The ‘Nightmare’ that Inspired “Bring Your Daughter… to the Slaughter” by Iron Maiden

Sometimes one never knows which single from a band will turn out to be the chart-topper. In the case of Iron Maiden, the song with the silliest title ended up being their biggest hit. This was, of course, “Bring Your Daughter… to the Slaughter,” which began life as a solo track by frontman Bruce Dickinson for the 1989 slasher film A Nightmare On Elm Street 5: The Dream Child. But Maiden bassist and bandleader Steve Harris liked his track so much that he had the band rerecord it for their 1990 album No Prayer for the Dying.

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According to Metal Hammer magazine, the Nightmare producers reached out to the British band to do a song for the film, but most of the members were either taking time off or working on the Maiden England live release. Dickinson jumped at the chance to do a movie soundtrack song, and he clearly came up with a cheeky title that was referencing how the Freddy Krueger horror franchise was littered with teenage victims. Dickinson was a longtime Hammer horror movie fan and Maiden had traded in a lot of horror imagery, particular in their earlier days. And let’s not forget their ghoulish mascot Eddie, a horror icon all on his own.

For the song, Dickinson enlisted guitarist Janick Gers, who would make his Maiden album debut the following year after Adrian Smith departed. The singer claims to have written the lyrics in three and a half minutes, and it gave him the chance to do something more salacious than he could on a Maiden record. The song also had a more straightforward, AC/DC-ish vibe.

Honey, it’s getting close to midnight
And all the myths are still in town
True love and lipstick on your linen
Bite the pillow, make no sound
If there’s some living to be done
Before your life becomes your tomb
You’d better know that I’m the one
Unchain your back door
Invite me around

A Nightmare On Elm Street 5: The Dream Child was the poorest-performing entry in that entire movie franchise. It was profitable ($22 million domestic gross against an $8 million budget), but not nearly as much as previous or subsequent installments. That also meant that “Bring Your Daughter… to the Slaughter” did not get as much attention as it could have.

An Obscure Original

“Not many people have heard the original version of that,” Dickinson told Stereogum. “The original version of it is more of a groove-type piece. Maiden do it, and all of a sudden, it gets enormous and spiky and becomes a gallop. And that’s just what happens when you play songs with Iron Maiden. It’s just the way the cookie crumbles.” 

The Iron Maiden version of Dickinson’s song has a fuller production with a barely faster pace, and there’s a melodic line in the mid-section that sounds reminiscent of “Hallowed Be Thy Name.” That song was from their third album Number of the Beast, which marked the debut of Dickinson as their new singer. Regardless, one can easily find things to enjoy in both versions.

The performance video for Maiden’s version intercuts scenes from the 1960s horror film City of the Dead (also known as Horror Hotel) which starred Christopher Lee. The BBC reportedly only played one minute and ten seconds of the clip, and BBC Radio barely played the song. However, metal bands back then relied more on specialty radio shows and music video networks to get the word out.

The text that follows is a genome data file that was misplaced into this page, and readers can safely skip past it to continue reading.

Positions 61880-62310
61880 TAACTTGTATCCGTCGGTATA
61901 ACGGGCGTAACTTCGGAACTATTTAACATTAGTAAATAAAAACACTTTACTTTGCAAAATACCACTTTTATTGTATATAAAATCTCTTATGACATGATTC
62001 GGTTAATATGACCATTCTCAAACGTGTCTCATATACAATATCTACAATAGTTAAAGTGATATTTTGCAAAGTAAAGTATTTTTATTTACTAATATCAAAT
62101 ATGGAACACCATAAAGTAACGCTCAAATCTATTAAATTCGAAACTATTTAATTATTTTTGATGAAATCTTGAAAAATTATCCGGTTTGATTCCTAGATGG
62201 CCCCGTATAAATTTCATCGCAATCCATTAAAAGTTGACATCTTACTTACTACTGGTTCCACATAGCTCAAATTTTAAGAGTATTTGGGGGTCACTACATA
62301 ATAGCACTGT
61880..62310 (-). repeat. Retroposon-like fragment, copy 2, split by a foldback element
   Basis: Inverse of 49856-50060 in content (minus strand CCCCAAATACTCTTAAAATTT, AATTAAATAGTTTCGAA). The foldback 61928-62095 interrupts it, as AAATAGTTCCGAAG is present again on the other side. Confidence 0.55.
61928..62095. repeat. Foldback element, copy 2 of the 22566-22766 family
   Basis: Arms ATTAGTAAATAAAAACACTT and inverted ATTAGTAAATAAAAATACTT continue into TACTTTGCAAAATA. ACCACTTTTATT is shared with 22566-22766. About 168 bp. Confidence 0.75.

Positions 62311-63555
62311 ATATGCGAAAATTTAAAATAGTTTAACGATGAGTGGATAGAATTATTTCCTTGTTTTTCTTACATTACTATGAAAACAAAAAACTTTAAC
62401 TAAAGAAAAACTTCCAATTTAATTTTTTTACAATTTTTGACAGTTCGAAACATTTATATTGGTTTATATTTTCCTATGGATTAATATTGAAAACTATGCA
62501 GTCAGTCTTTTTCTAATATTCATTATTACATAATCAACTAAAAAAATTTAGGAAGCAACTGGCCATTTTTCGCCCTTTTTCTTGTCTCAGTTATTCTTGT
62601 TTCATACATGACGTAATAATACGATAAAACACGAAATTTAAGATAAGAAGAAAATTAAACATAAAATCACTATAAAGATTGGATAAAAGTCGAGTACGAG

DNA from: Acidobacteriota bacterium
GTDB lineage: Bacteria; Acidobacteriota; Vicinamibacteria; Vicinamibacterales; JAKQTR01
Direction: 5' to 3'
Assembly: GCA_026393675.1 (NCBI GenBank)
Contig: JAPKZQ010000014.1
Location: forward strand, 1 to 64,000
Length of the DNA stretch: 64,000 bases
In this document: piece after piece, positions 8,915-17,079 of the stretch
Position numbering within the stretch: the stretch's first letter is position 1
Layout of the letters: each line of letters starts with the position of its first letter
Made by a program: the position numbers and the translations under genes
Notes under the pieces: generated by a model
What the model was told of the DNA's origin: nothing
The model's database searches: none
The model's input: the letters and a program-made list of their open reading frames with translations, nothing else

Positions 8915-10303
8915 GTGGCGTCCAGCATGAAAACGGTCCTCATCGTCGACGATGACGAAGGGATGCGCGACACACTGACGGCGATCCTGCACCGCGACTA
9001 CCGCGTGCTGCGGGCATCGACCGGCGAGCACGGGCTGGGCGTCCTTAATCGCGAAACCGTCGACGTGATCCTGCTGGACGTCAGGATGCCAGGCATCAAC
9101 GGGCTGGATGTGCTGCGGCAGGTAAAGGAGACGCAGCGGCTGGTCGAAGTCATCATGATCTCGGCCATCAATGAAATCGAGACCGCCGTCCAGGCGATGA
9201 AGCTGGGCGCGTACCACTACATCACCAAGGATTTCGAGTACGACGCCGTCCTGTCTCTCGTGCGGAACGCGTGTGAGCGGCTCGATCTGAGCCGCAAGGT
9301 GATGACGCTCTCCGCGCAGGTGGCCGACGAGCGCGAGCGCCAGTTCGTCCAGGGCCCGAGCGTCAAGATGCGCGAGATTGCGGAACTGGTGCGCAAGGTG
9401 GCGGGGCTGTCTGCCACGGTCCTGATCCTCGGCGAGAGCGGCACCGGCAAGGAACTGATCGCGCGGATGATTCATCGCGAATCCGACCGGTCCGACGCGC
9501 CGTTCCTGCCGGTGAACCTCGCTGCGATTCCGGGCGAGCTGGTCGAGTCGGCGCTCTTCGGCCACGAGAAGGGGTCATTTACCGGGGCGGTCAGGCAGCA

Their Only No. 1 UK Hit

Indeed the most fascinating aspect about the rerecorded “Bring Your Daughter… to the Slaughter” is it became Iron Maiden’s only No. 1 UK hit. The band have had numerous Top 10 UK singles throughout the first decade of their career—they came close to the top with “Holy Smoke” and “Can I Play with Madness,” the video for the latter featuring Graham Chapman of Monty Python fame. For their next album, Fear of the Dark in 1992, the lead single “Be Quick or Be Dead” shot up to No. 2 on the UK singles chart.

Yet despite being a chart-topping single in their native country, “Bring Your Daughter… to the Slaughter” carries some baggage. The song won a Golden Raspberry Award (aka a Razzie) for Worst Original Song, and after the early ‘90s the band rarely ever played it. Some fans dislike it, others embrace it.

Blame Freddy Krueger

Thanks to the original version emerging on a soundtrack, there was interest in more solo material from Dickinson, who wound end up releasing his debut solo effort Tattooed Millionaire five months before Maiden put out No Prayer for the Dying in October 1990. Then things changed for the iconic group. Seeking other creative pastures, Dickinson released his second solo album Balls To Picasso in 1994, a year after departing Maiden. The move shocked fans. One could argue Freddy Krueger is to blame for this turn of events because, while the band chose not to work on the song, their frontman took a shot at it and wound up cultivating a solo career. (Eddie vs. Freddy is a Celebrity Deathmatch episode we’d like to see.)

But Dickinson and Smith returned to the Maiden fold in 1999, and the band’s reunion album Brave New World began a new phase of their career. While album sales were not the domestic Gold and Platinum tallies of the past (and whose are anymore?), Maiden became one of the biggest global concert draws and are arguably more popular than they were in the ‘80s.

Sometimes certain band members need a break to recharge their creative batteries, and “Bring Your Daughter… to the Slaughter” was Dickinson’s gateway for rejuvenation. Ironically, the song also gave Maiden its sole No. 1 UK hit. But it’s not likely they’ll be playing it anytime soon.

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Photo by Stephen Lovekin/FilmMagic

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